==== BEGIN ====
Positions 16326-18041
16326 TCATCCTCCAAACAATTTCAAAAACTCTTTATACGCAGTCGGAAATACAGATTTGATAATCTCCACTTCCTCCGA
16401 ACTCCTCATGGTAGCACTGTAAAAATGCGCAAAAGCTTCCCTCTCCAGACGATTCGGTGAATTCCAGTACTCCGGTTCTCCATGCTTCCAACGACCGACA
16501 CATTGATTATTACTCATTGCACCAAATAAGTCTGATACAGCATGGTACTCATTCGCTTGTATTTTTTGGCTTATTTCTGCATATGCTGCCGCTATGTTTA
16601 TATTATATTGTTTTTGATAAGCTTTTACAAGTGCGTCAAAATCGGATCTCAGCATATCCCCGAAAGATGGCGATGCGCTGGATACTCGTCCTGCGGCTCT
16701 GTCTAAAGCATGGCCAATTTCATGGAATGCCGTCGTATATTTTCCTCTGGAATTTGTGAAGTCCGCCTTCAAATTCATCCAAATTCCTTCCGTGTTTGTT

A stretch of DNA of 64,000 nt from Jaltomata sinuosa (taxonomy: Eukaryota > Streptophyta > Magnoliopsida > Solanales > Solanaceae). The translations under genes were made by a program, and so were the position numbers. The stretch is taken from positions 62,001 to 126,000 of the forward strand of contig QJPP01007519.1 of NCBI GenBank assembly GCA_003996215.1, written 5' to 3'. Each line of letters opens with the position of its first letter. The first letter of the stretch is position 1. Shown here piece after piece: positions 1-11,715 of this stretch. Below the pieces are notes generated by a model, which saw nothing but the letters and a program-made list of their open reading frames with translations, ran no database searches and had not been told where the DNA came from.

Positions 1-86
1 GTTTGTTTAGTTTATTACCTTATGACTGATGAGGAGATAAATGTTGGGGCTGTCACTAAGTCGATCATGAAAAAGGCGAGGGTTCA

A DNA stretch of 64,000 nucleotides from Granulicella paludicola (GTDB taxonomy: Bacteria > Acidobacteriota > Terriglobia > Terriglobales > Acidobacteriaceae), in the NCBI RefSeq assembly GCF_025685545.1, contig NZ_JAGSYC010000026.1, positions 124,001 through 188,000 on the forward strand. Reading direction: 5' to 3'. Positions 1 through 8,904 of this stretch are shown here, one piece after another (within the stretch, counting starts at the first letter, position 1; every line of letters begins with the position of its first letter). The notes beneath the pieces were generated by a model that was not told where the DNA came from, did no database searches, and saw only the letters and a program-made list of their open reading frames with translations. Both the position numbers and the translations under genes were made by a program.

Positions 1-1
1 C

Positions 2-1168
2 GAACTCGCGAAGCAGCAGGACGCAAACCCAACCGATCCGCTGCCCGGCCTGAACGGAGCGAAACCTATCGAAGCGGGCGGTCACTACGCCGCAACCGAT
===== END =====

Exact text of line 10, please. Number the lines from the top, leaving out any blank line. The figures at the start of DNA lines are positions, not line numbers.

A DNA stretch of 64,000 nucleotides from Granulicella paludicola (GTDB taxonomy: Bacteria > Acidobacteriota > Terriglobia > Terriglobales > Acidobacteriaceae), in the NCBI RefSeq assembly GCF_025685545.1, contig NZ_JAGSYC010000026.1, positions 124,001 through 188,000 on the forward strand. Reading direction: 5' to 3'. Positions 1 through 8,904 of this stretch are shown here, one piece after another (within the stretch, counting starts at the first letter, position 1; every line of letters begins with the position of its first letter). The notes beneath the pieces were generated by a model that was not told where the DNA came from, did no database searches, and saw only the letters and a program-made list of their open reading frames with translations. Both the position numbers and the translations under genes were made by a program.